I planned on being "there", but in life we can only be "here".
My fourth annual plea for a bountiful winter in the Wasatch began from relatively foreign territory for me, American Fork Canyon, which provides access to Little Cottonwood's southern ridge. The goal was to reach a summit, probably White Baldy, via a trail on a southern exposure since Ullr had already started his work a week prior and I hoped to avoid any remaining snow in the northern facing nooks and crannies. Temperatures were expected to be close to freezing, so I also wanted to have as much sun as possible. Once I reached the top, I would ask for Ullr's generosity and offer him beer and scotch in return for a snowfall like the much appreciated 2010-2011 season.
As expected on a fall weekday, there was little activity at Silver Lake Flat Reservoir, the location of the trailhead. There were other vehicles present, mostly fishermen and hunters, but I had the trail into the Lone Peak Wilderness all to myself. Still, after watching a hunter pull out of the parking area on his ATV wearing a fluorescent vest, I decided wearing my bright yellow jacket might be a better choice than earth-tones.
environmental policy like that of my governor is an attack on my religion. But that is a topic for another blog. What is really at the core here is the idea of "wild", which the poet Gary Snyder defined as a "process when human agency is not involved". He continues to describe a territory that "requires different skills, is less visited, less obvious, challenges us and reminds us that we don't know what will happen." For someone like myself who has an obsessive compulsive personality, visiting a place of surrender like the wild areas of the Wasatch is pretty essential.
Upon reaching Silver Lake at 8,940', I still basked in the autumn sun, but now I was climbing out of the protection of the canyon and started to feel the brisk winds that I worried about in the forecast. Sitting down down for a moment to check my map and rest before beginning the more rugged part of the journey, I looked up at the chaotic heights above me. Very little in the way of a passage to the top could be seen. I was pretty certain White Baldy lie beyond my view even though I was more of less right under it, but geography dictated circling around it and approaching it from the east on the ridgeline. The trail more or less ended at the lake and beyond this point I would be following faint trails or scrambling.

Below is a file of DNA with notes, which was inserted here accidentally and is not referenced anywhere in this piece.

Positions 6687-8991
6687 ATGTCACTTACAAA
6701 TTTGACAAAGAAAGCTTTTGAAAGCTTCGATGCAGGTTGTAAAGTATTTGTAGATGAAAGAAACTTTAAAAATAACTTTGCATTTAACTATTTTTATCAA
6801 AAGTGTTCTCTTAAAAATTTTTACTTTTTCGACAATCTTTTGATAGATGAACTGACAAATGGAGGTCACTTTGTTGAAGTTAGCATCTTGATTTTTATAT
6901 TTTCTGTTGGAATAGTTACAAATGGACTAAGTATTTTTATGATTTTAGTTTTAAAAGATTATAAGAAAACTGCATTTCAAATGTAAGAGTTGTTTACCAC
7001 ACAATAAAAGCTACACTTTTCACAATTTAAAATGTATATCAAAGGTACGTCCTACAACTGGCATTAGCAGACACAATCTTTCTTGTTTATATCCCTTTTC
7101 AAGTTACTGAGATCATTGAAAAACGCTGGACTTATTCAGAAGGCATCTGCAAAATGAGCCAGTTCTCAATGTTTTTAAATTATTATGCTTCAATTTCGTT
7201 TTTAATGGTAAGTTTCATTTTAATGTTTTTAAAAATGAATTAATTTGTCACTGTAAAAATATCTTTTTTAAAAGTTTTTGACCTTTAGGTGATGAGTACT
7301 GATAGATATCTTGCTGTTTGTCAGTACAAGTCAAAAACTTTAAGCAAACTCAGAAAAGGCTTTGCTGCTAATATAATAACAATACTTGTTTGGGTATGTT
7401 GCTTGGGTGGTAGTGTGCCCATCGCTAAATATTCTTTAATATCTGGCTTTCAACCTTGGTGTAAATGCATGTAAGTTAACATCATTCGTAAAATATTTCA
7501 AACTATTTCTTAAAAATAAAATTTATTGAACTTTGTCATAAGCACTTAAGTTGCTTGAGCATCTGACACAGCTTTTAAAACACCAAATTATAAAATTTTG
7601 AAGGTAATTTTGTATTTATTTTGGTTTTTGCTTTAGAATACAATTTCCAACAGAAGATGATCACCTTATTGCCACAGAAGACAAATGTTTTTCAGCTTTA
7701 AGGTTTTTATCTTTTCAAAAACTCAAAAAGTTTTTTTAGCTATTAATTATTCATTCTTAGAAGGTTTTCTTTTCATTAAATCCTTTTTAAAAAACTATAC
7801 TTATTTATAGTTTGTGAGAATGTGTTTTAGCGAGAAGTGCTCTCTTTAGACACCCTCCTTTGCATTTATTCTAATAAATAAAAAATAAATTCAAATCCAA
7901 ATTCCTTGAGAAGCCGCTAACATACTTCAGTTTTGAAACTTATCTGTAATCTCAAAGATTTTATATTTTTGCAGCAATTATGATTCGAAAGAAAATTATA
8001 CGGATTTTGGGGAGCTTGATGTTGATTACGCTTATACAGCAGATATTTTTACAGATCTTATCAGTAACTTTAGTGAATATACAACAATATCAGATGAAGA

My brief rest over, I began the arduous climb through brush and boulders towards the next basin. Had I gone a few feet to my right, I may have found the faint game trail that led to the even more picturesque Silver Glance Lake, but instead I struggled until the gradient eased. It may have been somewhere in this area where I missed a more direct route to White Baldy. Trail reports I read described finding a narrow passage while traversing west of White Baldy's south ridge. I never really saw that and once I got to Silver Glance Lake at nearly 10,000', I figured the best route was an obvious scramble to a saddle between White and Red Baldy, then follow the ridgeline to the peak.
|Silver Glance Lake viewed from the hike to the ridge.|
I started east on the relatively easy route along the ridge. Soon the white and grey granite abruptly changed to a dark iron oxide red and I was planting my feet strategically amongst the sharp, sometimes perfectly smooth rocks strewn about on the route. A somewhat precarious climb around a small gendarme of sheer rock topped with angular spikes made for a few cautious moments, but soon I reached Red Baldy... or so I thought. As I feared, the peak I saw when I first reached the ridge was really a slightly lower summit. The true Red Baldy was still 200 yards across a tricky downclimb and over a razor-like ridge. Worried about disappointing Ullr, I spent a few moments weighing my options before attempting to reach the true "named" summit. Then, only a few feet down I decided that traversing the ridge wouldn't be wise unless I ditched the pack, and ditching the pack meant ditching the beer and scotch... decision made. Around 2pm, I climbed back up to Point 11,158' (which was only 14' lower than the true Red Baldy), put on my down jacket, drank some hot tea and prepared to implore Ullr for a great ski season.
|Where's Snowbird? Red Top Mt. on the left, A.F. Twin Peaks in the back and Red Baldy in the foreground.|
|To Ullr and the 2012-2013 ski season.|
For more photos from this hike, visit my flickr set.